Friday, February 22, 2019

On Jordan Peterson's 'rape' comments and the provocation of outrage

Regarding the views of Jordan Peterson, recently interviewed by NZ Herald journalist, Simon Wilson: "He's said several times it's wrong to believe the victim in rape cases.”

Without wishing to put words in Peterson’s mouth I expect he might have conveyed his intention better if the word ‘automatically’ had been inserted before ‘believe’.

And I suspect that Mr Peterson has talked about this issue on the back of feminist fixation with the issue of rape and consent. It is entirely pertinent to this country.

The message steadily gaining traction is, ‘No women laying a rape complaint must be disbelieved’. Prior to the 2014 election Labour wanted to shift the burden of proof of consent to the defendant.

In any event Labour did not win the 2014 election. But again in April 2017 Labour's sexual violence spokesperson, Mrs Poto Williams called for “…radical reform of the sexual justice system which would see rape accusers believed by police as a starting point.”

This would invert the principle of ‘innocent until proven guilty’.

Naturally Peterson would oppose this idea. We all should. The whole point of the justice system is to fathom out the facts and respond accordingly.

To further explain his position he also makes mention of the high number of false rape complaints that occur. There have been numerous examples in New Zealand. Reports from the mid-2000s suggested police put the level of false rape complaints as high as 60-80 percent. The Peter Ellis organization documents many. Not content with second-hand information, I wrote to the New Zealand Police in 2008 asking for statistics relating to false rape allegations. Their response:

“Police record statistics under the offence “False Statement/Declaration Etc”. However, these statistics do not distinguish/identify the nature of the false complaint e.g. ‘Rape’….official statistics for what you have requested do not exist.”

Hit a brick wall there. But in the late 1990s Jan Jordan, Victoria University, wrote a paper Beyond Belief? Police, Rape and Women’s Credibility.

Describing her own interviews with detectives experienced in sexual assault investigations,  Jordan writes estimates of false rape allegations  “…ranged between one detective who said 10 percent and another who estimated that 80 per cent of all rapes reported were false ‘in one way or another’.”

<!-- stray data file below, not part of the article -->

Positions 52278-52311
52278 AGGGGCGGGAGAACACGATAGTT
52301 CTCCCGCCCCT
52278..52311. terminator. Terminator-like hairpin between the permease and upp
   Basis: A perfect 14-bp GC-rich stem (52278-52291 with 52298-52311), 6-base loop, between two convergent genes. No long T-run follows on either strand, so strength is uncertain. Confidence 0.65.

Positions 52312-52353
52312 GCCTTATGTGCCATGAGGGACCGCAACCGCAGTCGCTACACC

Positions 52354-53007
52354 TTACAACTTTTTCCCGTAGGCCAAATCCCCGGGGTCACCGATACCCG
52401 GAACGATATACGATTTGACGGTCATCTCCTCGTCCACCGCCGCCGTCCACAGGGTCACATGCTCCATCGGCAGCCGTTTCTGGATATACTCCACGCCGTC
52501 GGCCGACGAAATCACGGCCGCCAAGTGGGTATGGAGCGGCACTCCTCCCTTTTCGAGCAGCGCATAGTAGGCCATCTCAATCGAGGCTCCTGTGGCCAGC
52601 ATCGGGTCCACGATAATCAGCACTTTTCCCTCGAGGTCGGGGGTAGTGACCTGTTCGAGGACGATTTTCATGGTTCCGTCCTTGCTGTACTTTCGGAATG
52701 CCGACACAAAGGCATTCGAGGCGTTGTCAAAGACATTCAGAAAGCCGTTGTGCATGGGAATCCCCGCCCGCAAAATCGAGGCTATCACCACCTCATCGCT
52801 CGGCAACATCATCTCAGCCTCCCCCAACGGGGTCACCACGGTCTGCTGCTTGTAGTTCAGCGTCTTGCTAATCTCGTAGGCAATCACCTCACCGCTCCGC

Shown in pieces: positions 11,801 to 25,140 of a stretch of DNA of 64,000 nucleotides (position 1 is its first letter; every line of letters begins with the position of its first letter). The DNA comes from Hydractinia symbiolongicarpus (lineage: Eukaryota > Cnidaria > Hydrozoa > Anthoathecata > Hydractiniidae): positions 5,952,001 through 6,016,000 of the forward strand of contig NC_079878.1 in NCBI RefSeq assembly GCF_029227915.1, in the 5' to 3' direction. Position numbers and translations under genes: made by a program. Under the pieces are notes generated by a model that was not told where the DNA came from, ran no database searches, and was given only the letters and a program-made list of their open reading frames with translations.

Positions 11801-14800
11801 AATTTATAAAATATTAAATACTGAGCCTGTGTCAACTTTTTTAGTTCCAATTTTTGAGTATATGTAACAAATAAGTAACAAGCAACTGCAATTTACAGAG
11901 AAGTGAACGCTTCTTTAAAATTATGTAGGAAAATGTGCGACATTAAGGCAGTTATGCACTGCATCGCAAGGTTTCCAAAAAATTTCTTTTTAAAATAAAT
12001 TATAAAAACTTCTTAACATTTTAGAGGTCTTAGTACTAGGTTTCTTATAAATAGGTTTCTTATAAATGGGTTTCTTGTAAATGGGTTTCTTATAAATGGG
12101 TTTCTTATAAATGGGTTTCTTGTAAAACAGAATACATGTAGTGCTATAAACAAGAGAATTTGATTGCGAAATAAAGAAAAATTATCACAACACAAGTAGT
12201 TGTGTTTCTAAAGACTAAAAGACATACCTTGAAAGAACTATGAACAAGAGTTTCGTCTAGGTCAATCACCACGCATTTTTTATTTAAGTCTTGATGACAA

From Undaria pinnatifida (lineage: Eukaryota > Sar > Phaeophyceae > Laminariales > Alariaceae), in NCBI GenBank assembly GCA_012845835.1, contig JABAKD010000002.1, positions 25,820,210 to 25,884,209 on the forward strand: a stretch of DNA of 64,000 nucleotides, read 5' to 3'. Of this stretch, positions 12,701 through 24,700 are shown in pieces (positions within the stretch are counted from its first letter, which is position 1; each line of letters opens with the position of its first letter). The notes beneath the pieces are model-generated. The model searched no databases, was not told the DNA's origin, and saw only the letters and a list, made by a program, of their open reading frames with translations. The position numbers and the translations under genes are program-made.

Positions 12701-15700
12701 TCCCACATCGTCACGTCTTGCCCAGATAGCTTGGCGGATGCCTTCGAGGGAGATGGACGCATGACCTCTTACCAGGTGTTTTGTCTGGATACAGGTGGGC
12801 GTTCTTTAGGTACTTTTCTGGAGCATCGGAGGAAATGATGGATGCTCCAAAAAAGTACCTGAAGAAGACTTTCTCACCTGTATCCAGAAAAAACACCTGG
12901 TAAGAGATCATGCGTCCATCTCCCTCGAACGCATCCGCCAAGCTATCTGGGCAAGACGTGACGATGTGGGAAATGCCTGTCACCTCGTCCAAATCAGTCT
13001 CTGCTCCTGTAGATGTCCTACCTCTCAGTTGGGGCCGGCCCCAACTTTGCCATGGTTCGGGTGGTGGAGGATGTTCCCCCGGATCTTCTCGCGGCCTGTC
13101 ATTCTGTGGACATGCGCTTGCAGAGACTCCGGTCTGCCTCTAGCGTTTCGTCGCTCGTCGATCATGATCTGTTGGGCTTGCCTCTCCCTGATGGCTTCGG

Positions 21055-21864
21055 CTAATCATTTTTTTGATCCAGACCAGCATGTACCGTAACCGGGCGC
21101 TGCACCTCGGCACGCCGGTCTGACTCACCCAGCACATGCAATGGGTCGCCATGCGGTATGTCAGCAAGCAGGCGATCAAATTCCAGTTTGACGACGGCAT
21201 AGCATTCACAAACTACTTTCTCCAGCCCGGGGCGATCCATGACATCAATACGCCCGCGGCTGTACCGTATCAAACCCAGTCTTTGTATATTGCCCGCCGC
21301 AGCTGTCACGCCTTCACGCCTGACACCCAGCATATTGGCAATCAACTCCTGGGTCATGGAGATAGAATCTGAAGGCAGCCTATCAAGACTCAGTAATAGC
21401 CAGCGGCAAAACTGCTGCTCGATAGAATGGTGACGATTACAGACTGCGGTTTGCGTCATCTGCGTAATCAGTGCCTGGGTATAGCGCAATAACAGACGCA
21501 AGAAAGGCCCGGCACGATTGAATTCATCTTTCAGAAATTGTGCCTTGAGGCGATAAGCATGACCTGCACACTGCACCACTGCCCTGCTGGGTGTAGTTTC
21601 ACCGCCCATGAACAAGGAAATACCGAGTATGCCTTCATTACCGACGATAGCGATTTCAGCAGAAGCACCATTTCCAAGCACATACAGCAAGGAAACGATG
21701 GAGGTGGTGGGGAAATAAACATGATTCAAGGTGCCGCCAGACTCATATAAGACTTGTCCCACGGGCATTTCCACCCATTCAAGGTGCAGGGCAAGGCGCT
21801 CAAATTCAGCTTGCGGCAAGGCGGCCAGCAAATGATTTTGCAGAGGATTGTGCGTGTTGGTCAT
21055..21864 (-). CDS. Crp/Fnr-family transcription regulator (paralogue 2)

Jan Jordan was given unprecedented access to police files to make her own analysis of rape and sexual violation complaints. Police judgement on 164 cases from Auckland, Wellington and Christchurch were examined. Factors that featured in findings of false complaint included drug or alcohol impairment, a delay in reporting, previous consensual sex with accused, previous rape complaints and intellectual impairment. Jordan observed “…a dominant mind-set of suspicion underlying police responses to reports of sexual assault.”

She also sensibly points out: “The police do, in fact, have to tread a fine line between the victim and the accused as they attempt to preserve the balance of justice and guard against the possibilities of wrongful conviction. However, an over-zealous commitment to the rights of the accused may unwittingly tip the balance the other way.”

The converse is equally true. That is the direction we are heading in, or indeed, a destination we have arrived at - an “over-zealous commitment” to the rights of the accuser.

This, then, provides context for Jordan Peterson’s comments which taken in isolation provoke the outrage the journalist intended.

Monday, February 18, 2019

An 'old white women's' view

My last post was about sole parents and their declining dependence on benefits. It was a public alert countering the messaging from welfare advocates.  My husband asked me, Why doesn't Paula Bennett tackle this stuff, promote her record of welfare reform?

I don't know, I replied.

But today we are privy to what she does spend her time doing My new look and life 12 months after gastric bypass surgery

Of course she is not alone.

Maggie Barry and her bolt hole was a recent DomPost piece Inside Maggie Barry's sea front home

Links for celebrity MPs on the left - especially the PM - can be found but I can't be bothered.

I disapprove of MPs magaziny muppetry. Makes me very old school, I know.

But these individuals are handsomely remunerated by the taxpayer to perform a public service. This fluff stuff is overt vote-buying. It's another form of pork-barreling.

And think about it. It's most commonly female MPs exploiting their gender - and the interest it elicits from their 'sisters' - that pimp themselves in this way.

But they might dismiss me as an 'old white women' clinging to a paradigm of policy over personality. Of service over stardom. Of serious, sustained endeavour over shortcuts.